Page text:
According to survey data released Thursday, April 21, the COVID-19 lockdown has taken a deep toll on China’s economy last month, and the situation is no brighter as the measure prolongs through the most of April by far.

As World Economics reports, the Sales Managers Index (SMI) of China drops to 49.2, a 22-month low, from 51.8 in March.

The SMI survey covers indexes across manufacturing and service sectors. It is a composite indicator that measures business confidence, market growth, sales, prices charged, and employee numbers. Any index number greater than 50 implies growth, while any value less than 50 suggests contraction.

The Business Confidence index this month dived to a trough unseen since February 2020, at 50.6, down from 53.5 in January 2022. World Economics said it was “all but evaporated.”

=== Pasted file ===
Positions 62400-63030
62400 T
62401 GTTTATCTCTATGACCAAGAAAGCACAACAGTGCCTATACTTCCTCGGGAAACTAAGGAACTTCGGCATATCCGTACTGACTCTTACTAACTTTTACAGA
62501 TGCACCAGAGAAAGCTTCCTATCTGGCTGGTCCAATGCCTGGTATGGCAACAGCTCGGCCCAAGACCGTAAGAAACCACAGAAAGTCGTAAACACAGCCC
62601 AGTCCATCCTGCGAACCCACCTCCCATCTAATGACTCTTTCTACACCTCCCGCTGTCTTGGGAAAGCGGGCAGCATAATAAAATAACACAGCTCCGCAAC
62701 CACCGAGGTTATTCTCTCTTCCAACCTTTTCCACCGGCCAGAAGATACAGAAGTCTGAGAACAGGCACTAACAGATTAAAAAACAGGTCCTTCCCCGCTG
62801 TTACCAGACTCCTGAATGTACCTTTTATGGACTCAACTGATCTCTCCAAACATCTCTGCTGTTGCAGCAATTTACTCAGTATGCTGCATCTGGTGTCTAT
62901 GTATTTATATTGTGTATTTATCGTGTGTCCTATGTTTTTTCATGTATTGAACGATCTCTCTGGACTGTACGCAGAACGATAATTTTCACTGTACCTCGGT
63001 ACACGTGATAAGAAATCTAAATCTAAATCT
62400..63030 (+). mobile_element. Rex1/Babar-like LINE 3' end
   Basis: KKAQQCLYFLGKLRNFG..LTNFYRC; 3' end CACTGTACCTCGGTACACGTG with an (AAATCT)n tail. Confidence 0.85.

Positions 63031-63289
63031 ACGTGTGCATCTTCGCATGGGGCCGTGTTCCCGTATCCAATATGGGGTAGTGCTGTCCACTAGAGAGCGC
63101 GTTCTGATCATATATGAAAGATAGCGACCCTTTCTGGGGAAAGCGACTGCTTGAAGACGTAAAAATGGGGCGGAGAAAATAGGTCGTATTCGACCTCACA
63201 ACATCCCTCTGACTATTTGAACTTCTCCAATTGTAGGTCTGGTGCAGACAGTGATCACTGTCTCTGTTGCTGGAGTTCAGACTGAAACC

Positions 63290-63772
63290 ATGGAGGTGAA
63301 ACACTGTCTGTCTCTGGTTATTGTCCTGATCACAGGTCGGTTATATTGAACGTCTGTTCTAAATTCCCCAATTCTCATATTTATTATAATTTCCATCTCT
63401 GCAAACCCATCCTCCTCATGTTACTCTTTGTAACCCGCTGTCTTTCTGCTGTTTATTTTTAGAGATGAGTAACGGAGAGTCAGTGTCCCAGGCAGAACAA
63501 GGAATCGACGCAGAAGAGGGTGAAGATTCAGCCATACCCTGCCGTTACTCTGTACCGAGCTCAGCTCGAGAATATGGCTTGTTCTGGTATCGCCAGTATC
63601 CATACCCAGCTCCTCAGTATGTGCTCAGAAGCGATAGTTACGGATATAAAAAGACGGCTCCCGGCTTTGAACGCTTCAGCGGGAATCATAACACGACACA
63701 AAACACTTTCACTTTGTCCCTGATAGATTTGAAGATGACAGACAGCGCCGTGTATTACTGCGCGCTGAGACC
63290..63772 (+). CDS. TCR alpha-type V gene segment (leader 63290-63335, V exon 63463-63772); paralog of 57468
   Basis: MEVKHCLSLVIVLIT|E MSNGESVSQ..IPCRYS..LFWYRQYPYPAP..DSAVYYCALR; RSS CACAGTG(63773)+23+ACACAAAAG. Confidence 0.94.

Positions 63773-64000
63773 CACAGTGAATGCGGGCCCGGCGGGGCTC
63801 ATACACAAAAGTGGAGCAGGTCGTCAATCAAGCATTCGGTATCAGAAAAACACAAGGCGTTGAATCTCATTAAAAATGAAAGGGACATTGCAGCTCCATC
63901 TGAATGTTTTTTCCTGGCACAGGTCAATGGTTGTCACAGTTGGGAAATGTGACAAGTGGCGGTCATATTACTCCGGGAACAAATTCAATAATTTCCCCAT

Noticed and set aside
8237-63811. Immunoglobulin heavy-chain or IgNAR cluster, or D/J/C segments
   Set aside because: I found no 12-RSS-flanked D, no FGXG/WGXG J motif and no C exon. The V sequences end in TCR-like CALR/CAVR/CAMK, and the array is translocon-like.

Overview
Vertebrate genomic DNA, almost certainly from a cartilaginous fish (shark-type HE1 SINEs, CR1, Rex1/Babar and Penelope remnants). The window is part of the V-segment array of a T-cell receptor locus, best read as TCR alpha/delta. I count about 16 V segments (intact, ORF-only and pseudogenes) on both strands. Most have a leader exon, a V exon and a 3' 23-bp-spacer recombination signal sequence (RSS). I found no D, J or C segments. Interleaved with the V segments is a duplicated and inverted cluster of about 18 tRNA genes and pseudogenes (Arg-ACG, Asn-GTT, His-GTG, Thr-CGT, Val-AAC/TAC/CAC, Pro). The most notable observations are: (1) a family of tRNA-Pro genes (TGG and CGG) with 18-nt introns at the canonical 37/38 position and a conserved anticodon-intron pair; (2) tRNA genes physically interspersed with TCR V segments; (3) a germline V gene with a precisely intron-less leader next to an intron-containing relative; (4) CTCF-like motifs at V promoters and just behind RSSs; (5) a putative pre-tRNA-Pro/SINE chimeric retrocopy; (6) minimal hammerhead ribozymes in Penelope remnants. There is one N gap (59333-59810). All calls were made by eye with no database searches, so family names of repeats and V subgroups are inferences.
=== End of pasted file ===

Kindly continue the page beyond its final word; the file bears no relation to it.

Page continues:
The Market Growth index drops to 46.9 in April from 49.7 in March, indicating a fast and significant fall in output.

According to World Economics, the COVID lockdown impacts economic activity in all areas. Furthermore, roughly 49% of survey companies confirmed the COVID-19 blockade in China has hit their businesses.

Bloomberg reminded that data in March has already shown low consumer spending and manufacturing because of the virus containment measures. But those numbers are collected before Shanghai went into a shutdown in late March.

As the outlet reported on April 11, Nomura economists estimated at the time that there were around 373 million people in 45 Chinese cities that were under complete or partial lockdown, accounting for 40% of China’s GDP.

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